survivorship. The objectives of this dissertation study were accomplished by pursuing the three specific aims that correspond with six research questions presented in Table 1.2. Focusing on women who were currently undergoing or within the first five years post-chemotherapy treatment was important for this research study because the Latina breast cancer survivor may not have been able to physically partake in her usual ‘nutritional gatekeeping’ routine. The inability to continue in her role often occurs due to fatigue among other side effects (National Cancer Institute, 2012a). Additionally, women who have undergone chemotherapy may have faced major disruptions to their diet and nutritional ability of food consumption (e.g., appetite changes, diarrhea, mouth and throat changes, nausea, and vomiting) (National Cancer Institute, 2012a).
Table 1.2. Specific Aims and Research Questions.
Specific Aim Research Question
1. To understand the sociocultural factors that influence the diet of Latina breast cancer survivors.
1.a. How do Latina breast cancer survivors value the meaning of nutrition?
1.b. What influences Latina breast cancer
survivors’ decisions about diet and nutrition during and after chemotherapy?
2. To explore how Latina breast cancer survivors cope with nutrition-related experiences and changes in roles that may have been prompted by cancer treatment and survivorship.
2.a. How do breast cancer diagnosis and
chemotherapy affect the role of Latina women as the ‘nutritional gatekeeper’ in the family? 2.b. How does family and/or peer support
influence Latina breast cancer survivors’ diet and nutrition during and after chemotherapy?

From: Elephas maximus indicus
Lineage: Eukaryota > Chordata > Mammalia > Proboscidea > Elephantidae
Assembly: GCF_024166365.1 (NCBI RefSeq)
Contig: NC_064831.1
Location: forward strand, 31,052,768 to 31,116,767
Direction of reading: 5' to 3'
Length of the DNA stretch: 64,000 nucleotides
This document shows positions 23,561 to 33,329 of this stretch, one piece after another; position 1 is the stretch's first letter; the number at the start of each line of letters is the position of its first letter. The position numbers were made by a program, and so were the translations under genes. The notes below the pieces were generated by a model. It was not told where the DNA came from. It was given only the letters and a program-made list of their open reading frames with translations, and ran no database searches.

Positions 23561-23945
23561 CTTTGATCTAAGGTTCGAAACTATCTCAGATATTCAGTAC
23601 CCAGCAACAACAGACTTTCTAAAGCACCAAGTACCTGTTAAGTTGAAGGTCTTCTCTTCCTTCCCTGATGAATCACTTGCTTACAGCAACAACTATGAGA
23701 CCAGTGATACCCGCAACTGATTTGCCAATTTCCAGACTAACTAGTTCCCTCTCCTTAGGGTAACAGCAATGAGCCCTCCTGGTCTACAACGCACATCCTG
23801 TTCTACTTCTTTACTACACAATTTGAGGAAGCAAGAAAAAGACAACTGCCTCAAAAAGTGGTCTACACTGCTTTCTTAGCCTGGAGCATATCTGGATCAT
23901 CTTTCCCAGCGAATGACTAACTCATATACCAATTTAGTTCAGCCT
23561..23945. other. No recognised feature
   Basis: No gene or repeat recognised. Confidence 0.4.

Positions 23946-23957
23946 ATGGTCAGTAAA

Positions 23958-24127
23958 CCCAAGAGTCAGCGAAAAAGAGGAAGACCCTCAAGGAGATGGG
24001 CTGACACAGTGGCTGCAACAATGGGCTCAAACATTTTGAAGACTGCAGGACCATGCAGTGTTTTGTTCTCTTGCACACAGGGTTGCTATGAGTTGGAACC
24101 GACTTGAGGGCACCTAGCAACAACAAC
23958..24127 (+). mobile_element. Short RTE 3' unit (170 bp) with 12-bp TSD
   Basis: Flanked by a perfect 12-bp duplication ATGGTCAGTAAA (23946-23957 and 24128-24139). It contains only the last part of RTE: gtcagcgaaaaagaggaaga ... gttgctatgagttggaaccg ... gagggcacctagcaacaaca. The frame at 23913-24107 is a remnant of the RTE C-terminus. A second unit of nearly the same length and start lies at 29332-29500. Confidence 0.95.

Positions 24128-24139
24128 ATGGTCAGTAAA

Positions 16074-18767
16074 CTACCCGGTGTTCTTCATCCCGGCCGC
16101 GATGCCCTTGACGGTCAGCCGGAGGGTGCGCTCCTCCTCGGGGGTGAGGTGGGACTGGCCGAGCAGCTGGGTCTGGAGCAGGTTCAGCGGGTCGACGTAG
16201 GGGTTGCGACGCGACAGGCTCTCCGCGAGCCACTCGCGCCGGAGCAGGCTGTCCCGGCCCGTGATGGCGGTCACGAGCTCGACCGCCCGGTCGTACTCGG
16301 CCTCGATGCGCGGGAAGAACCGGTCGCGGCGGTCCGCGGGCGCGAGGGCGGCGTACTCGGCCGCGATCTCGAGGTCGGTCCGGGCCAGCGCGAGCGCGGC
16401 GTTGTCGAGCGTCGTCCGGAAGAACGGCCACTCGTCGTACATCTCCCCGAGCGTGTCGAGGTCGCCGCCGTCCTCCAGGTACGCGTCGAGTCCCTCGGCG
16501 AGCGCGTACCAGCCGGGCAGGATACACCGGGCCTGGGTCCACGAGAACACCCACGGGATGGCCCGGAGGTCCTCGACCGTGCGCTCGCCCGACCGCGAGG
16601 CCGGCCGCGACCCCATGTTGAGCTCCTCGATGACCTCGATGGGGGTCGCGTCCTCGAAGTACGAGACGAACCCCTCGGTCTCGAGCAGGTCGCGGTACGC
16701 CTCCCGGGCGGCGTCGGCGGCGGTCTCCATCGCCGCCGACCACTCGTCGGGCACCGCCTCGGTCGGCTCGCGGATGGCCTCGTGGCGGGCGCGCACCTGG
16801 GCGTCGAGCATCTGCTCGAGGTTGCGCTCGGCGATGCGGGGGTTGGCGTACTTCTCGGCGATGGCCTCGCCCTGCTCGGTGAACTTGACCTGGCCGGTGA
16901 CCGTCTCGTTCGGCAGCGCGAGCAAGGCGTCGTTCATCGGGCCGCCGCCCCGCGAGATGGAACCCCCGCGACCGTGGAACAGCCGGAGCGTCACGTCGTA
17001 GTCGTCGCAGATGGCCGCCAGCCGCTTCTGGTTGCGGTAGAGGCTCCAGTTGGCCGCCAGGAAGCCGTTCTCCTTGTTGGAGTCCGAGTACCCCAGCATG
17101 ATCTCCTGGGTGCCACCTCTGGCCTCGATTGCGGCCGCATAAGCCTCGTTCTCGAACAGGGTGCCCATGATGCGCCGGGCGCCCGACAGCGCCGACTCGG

3. To identify the information needs regarding diet and nutrition among Latina breast cancer survivors.
3.a. What are Latina breast cancer survivors’ informational needs related to diet and nutrition following diagnosis?
3.b. What nutrition-related resources are available to Latina breast cancer survivors, and how do they access these resources?
Definitions of Terms
The information below provides definitions of terms used throughout this dissertation.
Appraisal support: Providing information that helps with decision-making and is used
for self-evaluation, such as constructive feedback and affirmation (Berkman & Glass, 2000; Heaney & Israel, 2008).
Breast cancer survivor: A women diagnosed with breast cancer, current or in the past,
who is still living. “Cancer survivorship focuses on the health and life of a person with cancer… beyond the diagnosis and treatment phases… Family members, friends, and caregivers are also considered part of the survivorship experience” (National Cancer Institute, 2016).
Emotional support: Providing expressions of empathy, love, trust, caring, sympathy,
and understanding (Berkman & Glass, 2000; Heaney & Israel, 2008).
Health disparity: A particular type of health difference that is closely linked with social
or economic disadvantage (Carter-Pokras & Baquet, 2002). More specifically, “the variation in rates of disease occurrence and disabilities between socioeconomic and/or geographically defined population groups” (National Institutes of Health, 2016).